What is the immunologic evolution of mold allergy?

Updated: Sep 18, 2017
  • Author: Shih-Wen Huang, MD; Chief Editor: Harumi Jyonouchi, MD  more...
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Answer

Allergen-specific IgE produced by B cells mediate allergic diseases. The allergen sensitization begins with the processing of mold Ags by Ag-presenting cells (APC), such as dendritic cells. APCs present processed mold allergens to naive T-helper (Th) cells, which differentiate into the effector stage type 2 Th (Th2) cells and produce Th2 cytokines (interleukin [IL]-4, IL-5, and IL-13). IL-4 is essential for isotype switching to IgE and with additional signaling provided by the Th2 cells, B cells begin to produce IgE specific for allergens.

The Fc portion of IgE antibody binds to high-affinity Fcε receptors (FcεR) expressed on the cell surface of mast cells in tissue, which, in turn, stabilizes Fcε. IgE bound to FcεR is stable for several weeks. When allergens bind to adjacent 2 IgE molecules bound to FcεR (cross-linking), an activation signal is elicited, leading to the release of preformed and newly formed mediators from mast cells (mast-cell activation).

These mediators include histamine, leukotrienes, and prostaglandins, which cause acute tissue inflammation. Mast-cell activation also lead to release of various chemotactic factors, such as leukotriene B4, platelet-activating factor, and eosinophil chemotactic factor, resulting in an influx of eosinophils, neutrophils, and mononuclear cells into the site of mast-cell activation. Mast cells also produce IL-4, IL-5, and IL-13, further augmenting Th2 responses and IgE production.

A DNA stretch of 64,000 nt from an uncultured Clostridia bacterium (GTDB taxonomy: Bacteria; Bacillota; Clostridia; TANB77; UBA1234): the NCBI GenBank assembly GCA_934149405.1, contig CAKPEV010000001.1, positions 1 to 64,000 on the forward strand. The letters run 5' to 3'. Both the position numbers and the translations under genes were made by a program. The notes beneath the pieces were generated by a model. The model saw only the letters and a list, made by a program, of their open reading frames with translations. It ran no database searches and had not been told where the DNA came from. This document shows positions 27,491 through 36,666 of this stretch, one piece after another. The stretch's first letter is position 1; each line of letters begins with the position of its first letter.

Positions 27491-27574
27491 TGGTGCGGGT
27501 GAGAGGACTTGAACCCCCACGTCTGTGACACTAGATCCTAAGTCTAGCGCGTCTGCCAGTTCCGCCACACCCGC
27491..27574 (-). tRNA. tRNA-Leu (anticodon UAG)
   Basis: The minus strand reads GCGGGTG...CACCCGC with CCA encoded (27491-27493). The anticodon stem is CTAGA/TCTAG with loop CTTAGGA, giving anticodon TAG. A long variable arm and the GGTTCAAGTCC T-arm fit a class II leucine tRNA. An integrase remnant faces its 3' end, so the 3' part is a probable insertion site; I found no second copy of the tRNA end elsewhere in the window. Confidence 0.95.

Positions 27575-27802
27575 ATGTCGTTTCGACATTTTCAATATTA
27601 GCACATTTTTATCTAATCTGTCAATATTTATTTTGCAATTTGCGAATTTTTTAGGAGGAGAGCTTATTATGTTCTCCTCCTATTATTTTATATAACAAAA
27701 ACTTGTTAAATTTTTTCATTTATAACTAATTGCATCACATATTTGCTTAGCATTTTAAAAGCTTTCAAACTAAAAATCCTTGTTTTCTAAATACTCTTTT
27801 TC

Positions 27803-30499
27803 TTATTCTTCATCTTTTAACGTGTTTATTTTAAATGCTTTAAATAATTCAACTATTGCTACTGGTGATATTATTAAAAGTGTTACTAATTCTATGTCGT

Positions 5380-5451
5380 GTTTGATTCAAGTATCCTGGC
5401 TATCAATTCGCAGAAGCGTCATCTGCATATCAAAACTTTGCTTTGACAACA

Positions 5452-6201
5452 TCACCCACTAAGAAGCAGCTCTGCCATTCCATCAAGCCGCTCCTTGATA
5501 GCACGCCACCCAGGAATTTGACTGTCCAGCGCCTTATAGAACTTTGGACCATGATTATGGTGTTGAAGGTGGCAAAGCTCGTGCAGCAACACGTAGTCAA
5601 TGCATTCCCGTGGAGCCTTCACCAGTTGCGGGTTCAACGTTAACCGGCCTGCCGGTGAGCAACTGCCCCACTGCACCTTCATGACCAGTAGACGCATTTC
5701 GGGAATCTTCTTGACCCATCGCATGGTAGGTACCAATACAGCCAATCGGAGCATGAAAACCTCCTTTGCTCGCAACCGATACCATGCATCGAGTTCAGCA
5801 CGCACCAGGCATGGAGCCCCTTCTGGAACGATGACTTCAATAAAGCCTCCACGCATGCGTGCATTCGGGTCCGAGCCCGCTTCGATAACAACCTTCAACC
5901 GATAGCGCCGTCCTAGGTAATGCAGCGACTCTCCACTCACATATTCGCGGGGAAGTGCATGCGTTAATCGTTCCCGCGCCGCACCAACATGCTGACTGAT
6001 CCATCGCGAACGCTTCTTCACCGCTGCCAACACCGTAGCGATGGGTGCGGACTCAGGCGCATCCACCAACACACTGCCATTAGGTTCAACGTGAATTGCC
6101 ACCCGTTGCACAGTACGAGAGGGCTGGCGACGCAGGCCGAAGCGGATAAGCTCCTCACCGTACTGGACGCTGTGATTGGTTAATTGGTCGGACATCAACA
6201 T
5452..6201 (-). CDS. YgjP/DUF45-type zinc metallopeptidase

Granulocyte-macrophage colony-stimulating factor (GM-CSF), IL-3, and IL-5 derived from Th2 cells, mast cells, and other lineage cells induce the differentiation of eosinophil precursors in the bone marrow. IL-5 is thought to be crucial for eosinophil trafficking to the peripheral circulation, leading to eosinophilia. Various chemotactic factors, including chemokines, then recruit eosinophils to the site of allergen exposure. Thus, IgE-mediated immune reactions result in eosinophil-dominant inflammation. The initial inflammatory process initiated by mold allergens may be further compounded by the waves of inflammatory cell infiltration. Clinical features of mold allergy differ in the upper or lower respiratory tract that can also vary in each individual, influenced by age, genetic predisposition, exposure to other environmental allergens-irritants, etc.

Th2 responses are predominant to immune responses to mold allergens, but a type 1 T-helper (Th1) response characterized by cell-mediated immunity may also contribute to mold-induced inflammatory condition. The known clinical disorders related to immune reactions to molds are listed below.

Mold-induced respiratory symptoms may be notably delayed at the onset, and they may be associated with bacterial superinfection. This may reflect the fact that the concomitant microbial agents (and endotoxin) present in wild sources of mold growth, such as dusts from decomposing plant material, can compound the clinical manifestations.


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